Tdworld 1432 William Quinlan

A Community Responds to Sandy

March 1, 2013
Superstorm Sandy was the largest, most intense storm to make landfall in the Northeastern United States. The storm caused havoc for 10 million electric

Superstorm Sandy was the largest, most intense storm to make landfall in the Northeastern United States. The storm caused havoc for 10 million electric customers from Maryland to Maine — the most in U.S. history. Along the Connecticut shoreline, the storm ripped apart houses, destroyed seawalls, razed beaches and forced the evacuation of thousands of citizens. In some respects, the impact of this natural disaster will eclipse the toll imposed by the Great New England Hurricane of 1938.

Restoring power after a massive storm requires around-the-clock commitment and coordination, as we rebuild our system while navigating around thousands of fallen trees and devastated homes. Some have compared this process to a military operation. With roughly 840,000 customers affected by Sandy, Connecticut Light & Power (CL&P) had to set more than 1,700 new poles and replace more than 105 miles (169 km) of wire, the approximate distance from Mystic to Greenwich.

William J. Quinlan is senior vice president of emergency preparedness for the Connecticut Light & Power Co. He is responsible for response to emergencies, including storms and working with state and municipal officials during any type of emergency.

Community Response

As CL&P's senior vice president for emergency preparedness, I want to share with you some of the reasons that Connecticut succeeded in delivering a “community response” to this truly epic natural disaster.

First, the successful operation that took place is a testament to the skills and dedicated efforts of our employees and the more than 9,000 people who were quickly assembled from Connecticut, 25 other states and Canada to support our efforts. CL&P's customers benefited greatly from our ability to bring in personnel and resources from other Northeast Utilities operating companies, including NSTAR, Western Massachusetts Electric and Public Service of New Hampshire.

Second, the results reflect the enhanced coordination among CL&P, many first responders, state and local officials, and other utilities. In that regard, Gov. Dannel Malloy's personal and strong leadership was invaluable. One example of strong cooperation within our communities occurred in Stamford, where, overnight, we turned a newly developed apartment complex into a facility where hundreds of line workers were provided with food and lodging close to the hardest-hit area of our service territory.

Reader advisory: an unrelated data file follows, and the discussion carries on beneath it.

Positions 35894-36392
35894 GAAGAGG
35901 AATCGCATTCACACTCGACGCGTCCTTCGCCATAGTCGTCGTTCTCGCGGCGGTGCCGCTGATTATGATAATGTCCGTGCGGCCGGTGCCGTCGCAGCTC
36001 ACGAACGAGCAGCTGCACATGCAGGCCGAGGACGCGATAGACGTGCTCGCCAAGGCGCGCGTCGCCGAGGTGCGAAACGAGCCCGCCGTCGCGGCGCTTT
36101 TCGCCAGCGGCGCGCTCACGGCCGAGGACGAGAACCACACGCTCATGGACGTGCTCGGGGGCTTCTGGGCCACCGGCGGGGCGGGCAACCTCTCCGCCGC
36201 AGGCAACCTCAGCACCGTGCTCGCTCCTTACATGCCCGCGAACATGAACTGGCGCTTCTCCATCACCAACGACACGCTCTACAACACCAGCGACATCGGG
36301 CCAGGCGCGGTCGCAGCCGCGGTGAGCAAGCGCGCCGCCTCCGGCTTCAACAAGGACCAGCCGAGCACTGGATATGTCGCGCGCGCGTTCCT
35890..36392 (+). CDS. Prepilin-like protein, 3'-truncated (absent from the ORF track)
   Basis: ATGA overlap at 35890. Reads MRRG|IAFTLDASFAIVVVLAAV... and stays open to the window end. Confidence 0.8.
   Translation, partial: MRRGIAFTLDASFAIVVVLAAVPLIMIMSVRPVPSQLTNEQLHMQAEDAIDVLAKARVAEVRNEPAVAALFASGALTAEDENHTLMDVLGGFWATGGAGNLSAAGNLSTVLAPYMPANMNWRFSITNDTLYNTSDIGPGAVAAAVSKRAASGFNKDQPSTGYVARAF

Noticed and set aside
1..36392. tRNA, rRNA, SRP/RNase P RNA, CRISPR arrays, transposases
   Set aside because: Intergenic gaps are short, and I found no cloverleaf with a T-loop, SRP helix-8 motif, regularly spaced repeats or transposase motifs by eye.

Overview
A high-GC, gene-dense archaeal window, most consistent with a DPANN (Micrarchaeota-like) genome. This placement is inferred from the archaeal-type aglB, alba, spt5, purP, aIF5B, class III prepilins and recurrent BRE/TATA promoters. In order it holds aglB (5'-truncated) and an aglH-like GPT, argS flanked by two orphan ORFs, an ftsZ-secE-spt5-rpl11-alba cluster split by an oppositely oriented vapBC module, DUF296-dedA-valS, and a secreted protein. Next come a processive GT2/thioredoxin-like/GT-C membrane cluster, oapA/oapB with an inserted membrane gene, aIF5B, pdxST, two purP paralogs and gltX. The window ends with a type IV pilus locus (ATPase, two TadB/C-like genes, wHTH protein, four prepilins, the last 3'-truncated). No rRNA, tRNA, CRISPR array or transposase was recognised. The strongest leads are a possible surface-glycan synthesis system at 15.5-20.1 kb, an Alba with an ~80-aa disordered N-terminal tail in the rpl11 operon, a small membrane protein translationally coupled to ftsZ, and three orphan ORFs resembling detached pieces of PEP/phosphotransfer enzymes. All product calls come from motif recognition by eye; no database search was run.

Third, given the frequency of severe weather events, our utility has been keenly focused on improving our emergency preparedness. It is important to note that three of the four largest outages in our more than 100-year history have occurred in the last 14 months.

Here are some of the ways CL&P was able to deliver a strong response in the wake of nature's most recent challenge:

  • We executed our own emergency planning drill and participated in the governor's four-day statewide exercise, both of which simulated a catastrophic hurricane.

  • We leveraged strong partnerships with public and private entities to quickly mobilize and pre-position critical resources.

  • We nearly doubled our tree-trimming efforts in 2012 to address thousands of trees that posed a risk to our system.

  • We dramatically enhanced our community liaison program through training and technology to communicate better with towns and cities.

  • We improved communications with customers by telephoning them before and during the storm, holding media briefings daily, participating in briefings with the governor and state agencies, and regularly updating Facebook and Twitter social media sites.

CL&P has long had a major impact on the economic well-being of the state, but nothing is more important to us than the health and well-being of our customers. After restoring power in Connecticut, it was particularly gratifying that CL&P, along with the other Northeast Utilities companies, was able to send many crews to aid people in New York and New Jersey. Our neighbors in the hard-hit tristate area desperately needed us, and we were there to answer the call.

Our customers showed appreciation for our efforts and demonstrated patience and understanding. We appreciate our customers and pledge to continue to improve our planning and execution so that Connecticut is prepared to handle nature's future wrath.

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